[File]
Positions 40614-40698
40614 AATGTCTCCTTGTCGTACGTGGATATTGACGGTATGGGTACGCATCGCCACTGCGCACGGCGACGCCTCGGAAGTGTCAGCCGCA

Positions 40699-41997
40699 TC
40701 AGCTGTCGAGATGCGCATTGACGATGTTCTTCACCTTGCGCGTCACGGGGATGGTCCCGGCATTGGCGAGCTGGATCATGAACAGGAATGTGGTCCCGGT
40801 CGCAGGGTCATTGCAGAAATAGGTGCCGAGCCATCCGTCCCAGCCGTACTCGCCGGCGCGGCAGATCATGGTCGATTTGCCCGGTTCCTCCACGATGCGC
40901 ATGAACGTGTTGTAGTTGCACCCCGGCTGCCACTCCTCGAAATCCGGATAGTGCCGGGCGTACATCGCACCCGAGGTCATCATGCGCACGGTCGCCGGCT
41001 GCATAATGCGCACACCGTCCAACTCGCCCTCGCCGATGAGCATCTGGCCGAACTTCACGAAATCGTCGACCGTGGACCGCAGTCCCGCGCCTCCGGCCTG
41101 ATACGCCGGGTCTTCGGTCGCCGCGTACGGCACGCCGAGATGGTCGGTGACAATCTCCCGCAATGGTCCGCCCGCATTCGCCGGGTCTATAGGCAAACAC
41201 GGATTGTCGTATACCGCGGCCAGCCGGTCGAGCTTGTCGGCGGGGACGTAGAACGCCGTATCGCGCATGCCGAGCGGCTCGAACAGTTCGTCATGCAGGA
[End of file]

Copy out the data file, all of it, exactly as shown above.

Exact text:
Positions 40614-40698
40614 AATGTCTCCTTGTCGTACGTGGATATTGACGGTATGGGTACGCATCGCCACTGCGCACGGCGACGCCTCGGAAGTGTCAGCCGCA

Positions 40699-41997
40699 TC
40701 AGCTGTCGAGATGCGCATTGACGATGTTCTTCACCTTGCGCGTCACGGGGATGGTCCCGGCATTGGCGAGCTGGATCATGAACAGGAATGTGGTCCCGGT
40801 CGCAGGGTCATTGCAGAAATAGGTGCCGAGCCATCCGTCCCAGCCGTACTCGCCGGCGCGGCAGATCATGGTCGATTTGCCCGGTTCCTCCACGATGCGC
40901 ATGAACGTGTTGTAGTTGCACCCCGGCTGCCACTCCTCGAAATCCGGATAGTGCCGGGCGTACATCGCACCCGAGGTCATCATGCGCACGGTCGCCGGCT
41001 GCATAATGCGCACACCGTCCAACTCGCCCTCGCCGATGAGCATCTGGCCGAACTTCACGAAATCGTCGACCGTGGACCGCAGTCCCGCGCCTCCGGCCTG
41101 ATACGCCGGGTCTTCGGTCGCCGCGTACGGCACGCCGAGATGGTCGGTGACAATCTCCCGCAATGGTCCGCCCGCATTCGCCGGGTCTATAGGCAAACAC
41201 GGATTGTCGTATACCGCGGCCAGCCGGTCGAGCTTGTCGGCGGGGACGTAGAACGCCGTATCGCGCATGCCGAGCGGCTCGAACAGTTCGTCATGCAGGA